At present, residents are allocated to neuropathology for three to six months. The primary purpose is an opportunity to review basic sciences, and to learn pathology applicable to the practice of neurosurgery.
The basic objectives are as follows:
- Demonstrate a thorough knowledge of neuroanatomy.
- Discuss the general pathophysiological processes of the major neurological diseases: including neoplasia, cerebrovascular disease, traumatic nervous injury and infections.
- Discuss the gross anatomical pathology of neurological disease, and in particular those with surgical implications (neoplasia, vascular disease and trauma)
- Discuss the microscopic pathology of neurologic conditions specifically related to neurosurgical practice.
- Demonstrate a knowledge of diagnostic criteria and interpretation of smear cytology.
- Discuss the major cellular, genetic and molecular biologic processes important for the understanding of neurosurgical diseases. (e.g. apoptosis, chromosomal anomalies in neoplasia, tumor markers, pathophysiology of ischemic disease, etc.)
The following technical skills should be learned.
- Autopsy removal of brain and spinal cord.
- Techniques of frozen section and smears.
- Brain cutting.
During the rotation, all residents should fulfill the Royal College’s CanMEDS Competencies.
- Be able to convey appropriate neuropathology information with written or verbally when appropriate to referring physicians
- Review appropriate patient history/pathology requests to assist in neuropathological diagnosis
- Review and discuss difficult diagnosis with peers/appropriate sub-specialists in neuropathology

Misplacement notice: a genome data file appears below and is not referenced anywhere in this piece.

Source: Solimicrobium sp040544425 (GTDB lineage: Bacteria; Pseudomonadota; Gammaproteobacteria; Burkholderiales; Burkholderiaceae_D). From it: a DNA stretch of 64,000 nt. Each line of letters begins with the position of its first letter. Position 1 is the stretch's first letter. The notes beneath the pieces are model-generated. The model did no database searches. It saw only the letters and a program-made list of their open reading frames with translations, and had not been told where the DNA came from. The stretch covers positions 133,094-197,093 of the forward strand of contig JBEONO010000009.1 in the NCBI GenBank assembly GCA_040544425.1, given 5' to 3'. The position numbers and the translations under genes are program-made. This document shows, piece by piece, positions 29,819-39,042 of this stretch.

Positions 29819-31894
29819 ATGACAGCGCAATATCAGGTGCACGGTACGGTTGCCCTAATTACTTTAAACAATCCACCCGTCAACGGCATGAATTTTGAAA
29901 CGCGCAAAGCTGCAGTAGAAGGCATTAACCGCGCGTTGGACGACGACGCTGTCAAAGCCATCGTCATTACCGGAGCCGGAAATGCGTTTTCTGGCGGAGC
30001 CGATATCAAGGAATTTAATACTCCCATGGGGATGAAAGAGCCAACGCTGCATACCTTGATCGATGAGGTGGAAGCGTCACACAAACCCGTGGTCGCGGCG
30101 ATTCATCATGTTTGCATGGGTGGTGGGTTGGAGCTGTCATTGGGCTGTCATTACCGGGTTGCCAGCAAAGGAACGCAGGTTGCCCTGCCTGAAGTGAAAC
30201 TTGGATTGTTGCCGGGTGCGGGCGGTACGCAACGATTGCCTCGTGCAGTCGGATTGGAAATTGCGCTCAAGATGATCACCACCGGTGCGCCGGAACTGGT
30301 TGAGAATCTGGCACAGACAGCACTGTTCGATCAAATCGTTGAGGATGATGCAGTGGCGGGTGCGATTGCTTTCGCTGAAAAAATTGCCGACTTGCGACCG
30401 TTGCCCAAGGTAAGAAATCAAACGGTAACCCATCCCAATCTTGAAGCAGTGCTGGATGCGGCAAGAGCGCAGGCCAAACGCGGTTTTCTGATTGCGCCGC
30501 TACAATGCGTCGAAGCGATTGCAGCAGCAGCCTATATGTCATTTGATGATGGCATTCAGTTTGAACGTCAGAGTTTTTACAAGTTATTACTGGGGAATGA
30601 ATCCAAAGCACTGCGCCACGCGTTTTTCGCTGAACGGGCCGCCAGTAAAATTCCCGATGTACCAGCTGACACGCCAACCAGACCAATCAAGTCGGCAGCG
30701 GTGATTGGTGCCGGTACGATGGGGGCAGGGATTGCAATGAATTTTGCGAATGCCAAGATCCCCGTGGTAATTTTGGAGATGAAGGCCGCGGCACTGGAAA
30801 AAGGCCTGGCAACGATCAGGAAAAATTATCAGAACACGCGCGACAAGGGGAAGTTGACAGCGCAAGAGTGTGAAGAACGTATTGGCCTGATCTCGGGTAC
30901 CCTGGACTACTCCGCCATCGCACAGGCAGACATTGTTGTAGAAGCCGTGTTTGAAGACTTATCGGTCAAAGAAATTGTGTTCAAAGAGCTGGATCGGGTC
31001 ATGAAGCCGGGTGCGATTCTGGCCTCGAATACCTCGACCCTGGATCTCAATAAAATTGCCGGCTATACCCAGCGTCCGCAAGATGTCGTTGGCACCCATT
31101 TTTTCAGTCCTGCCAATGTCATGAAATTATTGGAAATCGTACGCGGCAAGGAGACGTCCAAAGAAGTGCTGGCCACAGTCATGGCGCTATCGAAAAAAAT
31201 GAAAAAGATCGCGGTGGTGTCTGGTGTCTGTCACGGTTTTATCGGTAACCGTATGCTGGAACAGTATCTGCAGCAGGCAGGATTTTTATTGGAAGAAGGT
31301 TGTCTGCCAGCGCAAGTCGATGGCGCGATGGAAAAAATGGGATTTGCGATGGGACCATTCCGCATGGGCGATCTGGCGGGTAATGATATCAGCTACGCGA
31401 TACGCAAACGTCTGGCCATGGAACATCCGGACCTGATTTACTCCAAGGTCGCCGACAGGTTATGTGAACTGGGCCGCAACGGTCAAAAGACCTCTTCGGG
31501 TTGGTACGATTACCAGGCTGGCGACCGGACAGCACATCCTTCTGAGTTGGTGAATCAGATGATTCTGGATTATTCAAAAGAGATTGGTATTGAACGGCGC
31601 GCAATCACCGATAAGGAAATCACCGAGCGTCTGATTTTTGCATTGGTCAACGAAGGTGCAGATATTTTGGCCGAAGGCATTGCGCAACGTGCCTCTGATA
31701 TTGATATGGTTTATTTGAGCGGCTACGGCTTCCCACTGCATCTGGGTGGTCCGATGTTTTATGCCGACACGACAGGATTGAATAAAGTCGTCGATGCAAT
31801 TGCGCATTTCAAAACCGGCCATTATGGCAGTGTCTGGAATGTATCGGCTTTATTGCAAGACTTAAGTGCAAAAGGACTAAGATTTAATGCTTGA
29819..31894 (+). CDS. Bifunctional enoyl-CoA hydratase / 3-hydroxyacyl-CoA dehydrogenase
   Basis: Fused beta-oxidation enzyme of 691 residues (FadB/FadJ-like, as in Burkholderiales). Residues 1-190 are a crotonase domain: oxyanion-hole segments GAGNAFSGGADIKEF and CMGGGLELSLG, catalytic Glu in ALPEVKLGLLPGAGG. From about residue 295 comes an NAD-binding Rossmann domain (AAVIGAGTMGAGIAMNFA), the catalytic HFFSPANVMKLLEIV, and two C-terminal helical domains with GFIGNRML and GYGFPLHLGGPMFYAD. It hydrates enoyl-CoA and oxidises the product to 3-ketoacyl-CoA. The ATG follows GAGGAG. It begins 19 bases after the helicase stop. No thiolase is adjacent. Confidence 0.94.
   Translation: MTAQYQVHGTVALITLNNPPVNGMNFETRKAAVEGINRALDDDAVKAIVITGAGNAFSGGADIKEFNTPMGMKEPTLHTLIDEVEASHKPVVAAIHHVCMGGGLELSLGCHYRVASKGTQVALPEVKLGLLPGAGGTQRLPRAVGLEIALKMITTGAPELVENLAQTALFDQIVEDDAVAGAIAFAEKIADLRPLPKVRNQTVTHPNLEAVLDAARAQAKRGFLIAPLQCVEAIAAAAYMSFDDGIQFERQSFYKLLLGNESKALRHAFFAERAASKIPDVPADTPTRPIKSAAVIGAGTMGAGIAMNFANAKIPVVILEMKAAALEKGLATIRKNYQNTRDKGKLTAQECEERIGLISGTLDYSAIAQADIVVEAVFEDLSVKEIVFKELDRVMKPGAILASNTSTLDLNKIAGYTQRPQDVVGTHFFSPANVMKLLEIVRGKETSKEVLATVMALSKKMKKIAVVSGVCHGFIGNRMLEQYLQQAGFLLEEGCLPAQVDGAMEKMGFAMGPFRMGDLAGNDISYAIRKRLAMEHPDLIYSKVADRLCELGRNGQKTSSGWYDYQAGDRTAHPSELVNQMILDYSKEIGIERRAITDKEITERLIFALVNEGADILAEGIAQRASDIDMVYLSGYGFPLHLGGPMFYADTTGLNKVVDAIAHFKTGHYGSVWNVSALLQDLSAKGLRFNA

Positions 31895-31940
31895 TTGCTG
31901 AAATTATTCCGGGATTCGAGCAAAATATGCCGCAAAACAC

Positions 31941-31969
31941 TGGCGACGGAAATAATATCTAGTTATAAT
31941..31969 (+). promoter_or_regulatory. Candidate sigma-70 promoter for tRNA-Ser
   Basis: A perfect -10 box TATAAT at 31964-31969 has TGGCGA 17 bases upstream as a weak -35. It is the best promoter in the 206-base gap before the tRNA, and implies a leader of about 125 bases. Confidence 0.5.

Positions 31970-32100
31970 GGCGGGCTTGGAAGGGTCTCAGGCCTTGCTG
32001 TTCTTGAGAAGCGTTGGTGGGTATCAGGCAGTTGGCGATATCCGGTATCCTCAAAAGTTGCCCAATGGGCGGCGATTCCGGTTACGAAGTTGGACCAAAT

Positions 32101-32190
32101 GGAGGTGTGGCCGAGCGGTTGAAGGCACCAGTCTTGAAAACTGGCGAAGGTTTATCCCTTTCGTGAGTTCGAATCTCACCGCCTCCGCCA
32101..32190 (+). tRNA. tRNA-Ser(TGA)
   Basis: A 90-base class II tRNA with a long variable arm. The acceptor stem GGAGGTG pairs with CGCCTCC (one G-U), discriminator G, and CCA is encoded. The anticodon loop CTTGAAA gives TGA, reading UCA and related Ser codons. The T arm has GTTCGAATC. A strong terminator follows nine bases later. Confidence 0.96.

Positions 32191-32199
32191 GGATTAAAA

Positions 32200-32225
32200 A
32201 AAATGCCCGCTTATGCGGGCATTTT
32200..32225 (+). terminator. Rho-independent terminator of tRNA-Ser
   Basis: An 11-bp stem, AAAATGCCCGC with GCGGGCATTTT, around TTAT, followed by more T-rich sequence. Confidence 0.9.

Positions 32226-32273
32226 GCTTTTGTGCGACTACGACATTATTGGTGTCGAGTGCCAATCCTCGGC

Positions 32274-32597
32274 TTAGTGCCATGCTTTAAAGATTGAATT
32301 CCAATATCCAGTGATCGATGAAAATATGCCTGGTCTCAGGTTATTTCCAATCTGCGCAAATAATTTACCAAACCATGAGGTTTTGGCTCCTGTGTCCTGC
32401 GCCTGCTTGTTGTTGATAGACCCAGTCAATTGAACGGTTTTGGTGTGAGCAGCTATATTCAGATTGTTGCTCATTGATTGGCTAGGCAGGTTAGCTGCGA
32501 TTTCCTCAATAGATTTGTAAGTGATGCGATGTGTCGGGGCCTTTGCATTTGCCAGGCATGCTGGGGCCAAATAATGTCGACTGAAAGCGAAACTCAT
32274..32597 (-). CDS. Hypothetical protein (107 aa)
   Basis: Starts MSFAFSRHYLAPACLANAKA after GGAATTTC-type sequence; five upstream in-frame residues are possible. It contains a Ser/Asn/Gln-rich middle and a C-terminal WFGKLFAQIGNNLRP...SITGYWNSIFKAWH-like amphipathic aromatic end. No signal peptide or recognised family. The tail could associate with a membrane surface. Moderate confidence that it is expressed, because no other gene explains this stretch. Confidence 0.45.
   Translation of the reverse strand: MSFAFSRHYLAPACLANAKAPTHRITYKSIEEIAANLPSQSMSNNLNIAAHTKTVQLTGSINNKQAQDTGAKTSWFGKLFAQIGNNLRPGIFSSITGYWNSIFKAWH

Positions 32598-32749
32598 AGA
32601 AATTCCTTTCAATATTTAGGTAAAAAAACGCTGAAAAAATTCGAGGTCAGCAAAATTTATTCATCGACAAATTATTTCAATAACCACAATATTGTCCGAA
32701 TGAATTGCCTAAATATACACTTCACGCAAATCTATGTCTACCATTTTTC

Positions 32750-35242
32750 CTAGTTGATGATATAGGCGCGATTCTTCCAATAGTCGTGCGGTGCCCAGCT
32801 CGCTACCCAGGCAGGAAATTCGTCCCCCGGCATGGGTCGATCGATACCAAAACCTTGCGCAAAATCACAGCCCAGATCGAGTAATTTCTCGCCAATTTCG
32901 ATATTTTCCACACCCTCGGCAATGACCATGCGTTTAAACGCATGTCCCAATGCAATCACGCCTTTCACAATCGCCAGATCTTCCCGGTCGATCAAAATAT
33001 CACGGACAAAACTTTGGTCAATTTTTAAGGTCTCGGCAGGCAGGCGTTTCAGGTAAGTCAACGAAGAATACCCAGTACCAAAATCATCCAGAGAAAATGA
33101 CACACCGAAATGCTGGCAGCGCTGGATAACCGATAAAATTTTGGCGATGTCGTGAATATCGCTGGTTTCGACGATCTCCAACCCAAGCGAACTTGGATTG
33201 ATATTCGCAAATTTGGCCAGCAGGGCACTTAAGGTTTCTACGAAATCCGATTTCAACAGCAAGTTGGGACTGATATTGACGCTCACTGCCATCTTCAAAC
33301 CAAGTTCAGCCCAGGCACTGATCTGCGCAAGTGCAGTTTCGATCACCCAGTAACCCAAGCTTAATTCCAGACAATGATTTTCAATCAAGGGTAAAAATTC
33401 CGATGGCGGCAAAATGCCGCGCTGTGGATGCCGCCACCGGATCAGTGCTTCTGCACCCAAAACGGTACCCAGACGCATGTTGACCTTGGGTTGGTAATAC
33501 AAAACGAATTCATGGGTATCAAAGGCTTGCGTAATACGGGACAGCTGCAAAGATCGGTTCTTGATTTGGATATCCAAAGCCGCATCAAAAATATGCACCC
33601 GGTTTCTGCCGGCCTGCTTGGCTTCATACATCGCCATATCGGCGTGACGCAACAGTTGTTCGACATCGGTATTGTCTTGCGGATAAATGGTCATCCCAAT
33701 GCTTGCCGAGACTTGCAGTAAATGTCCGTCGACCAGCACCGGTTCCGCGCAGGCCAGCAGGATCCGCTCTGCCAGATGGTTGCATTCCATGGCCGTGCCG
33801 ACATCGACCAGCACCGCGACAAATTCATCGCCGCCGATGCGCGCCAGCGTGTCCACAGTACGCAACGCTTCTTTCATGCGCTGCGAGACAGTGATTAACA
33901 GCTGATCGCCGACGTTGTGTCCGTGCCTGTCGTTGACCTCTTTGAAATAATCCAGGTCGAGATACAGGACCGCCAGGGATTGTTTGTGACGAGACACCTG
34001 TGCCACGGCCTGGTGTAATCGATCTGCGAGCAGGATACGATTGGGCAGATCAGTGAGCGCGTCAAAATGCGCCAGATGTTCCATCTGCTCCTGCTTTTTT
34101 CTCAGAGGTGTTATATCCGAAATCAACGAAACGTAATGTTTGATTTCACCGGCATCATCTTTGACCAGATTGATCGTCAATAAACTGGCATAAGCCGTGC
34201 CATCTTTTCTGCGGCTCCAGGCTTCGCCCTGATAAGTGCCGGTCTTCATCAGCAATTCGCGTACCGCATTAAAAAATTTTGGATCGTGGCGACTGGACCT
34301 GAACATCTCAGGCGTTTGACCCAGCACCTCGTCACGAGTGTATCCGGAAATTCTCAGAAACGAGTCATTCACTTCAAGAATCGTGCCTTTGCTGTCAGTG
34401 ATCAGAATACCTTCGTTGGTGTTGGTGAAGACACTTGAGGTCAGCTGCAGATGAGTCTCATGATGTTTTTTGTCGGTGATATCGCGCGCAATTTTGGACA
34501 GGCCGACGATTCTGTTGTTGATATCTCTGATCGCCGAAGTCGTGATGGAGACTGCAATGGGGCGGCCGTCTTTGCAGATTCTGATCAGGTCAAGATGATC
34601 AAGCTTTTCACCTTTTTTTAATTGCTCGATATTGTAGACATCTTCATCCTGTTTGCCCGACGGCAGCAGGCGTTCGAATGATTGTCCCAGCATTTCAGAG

- Share and present information with other health care providers
- To understand effective and efficient reporting of pathological findings
- Work/collaborate effectively in an interdisciplinary team, including residents from other services, and lab technicians
- Consult other sub-specialists in neuropathology for difficult cases, and to understand the need for specialist input and obtain appropriate expertise in non-neurologic specific pathologies (mets)
- Take part in educational activities and teaching, present pathology at neurosurgical correlative rounds
- Be able to share workload and duties appropriately
- Effectively utilize and allocate finite resources
- Manage own time, education and personal life for a balanced lifestyle
- Work effectively and efficiently
- Triage patients and cases that require prompt and immediate management, such as cases concerning for infections/aggressive tumors.
- To appreciate the decision-making process behind determining the appropriateness various tests and stains for neurological disease
- Recognize and respond to determinants of health in patients
- Review and be able to advocate/suggest particular treatment, especially in rare neuropathological cases
- Be aware trends in various diagnosis that may impact patient well-being and outcome
- Contribute to overall patient well-being and outcome by giving appropriate diagnosis and differential
- Participate in rounds and educational activities, be able to present neuropathology at neurosurgical correlative rounds.
- Use on clinical time to work on research projects as well as identifying and seeking out personal learning needs.
- Apply principles of critical appraisal to medical information as it pertains to neuropathology literature
- Facilitate peer and student learning, use of multi head microscope to promote this.
- Contribute to development of new knowledge, be involved in research projects related to neuropathology and neurosurgery.
- To foster collegial relationships with neuropathology staff and residents, pathology technicians and laboratory technicians.
- Show appropriate respect for opinions of other health care providers
- Be able to appraise and identify own limits with respect to knowledge and patient care, and when to ask for assistance and consult effectively
- Exhibit appropriate professional behaviors in practice, including honesty, integrity, commitment, compassion, respect and altruism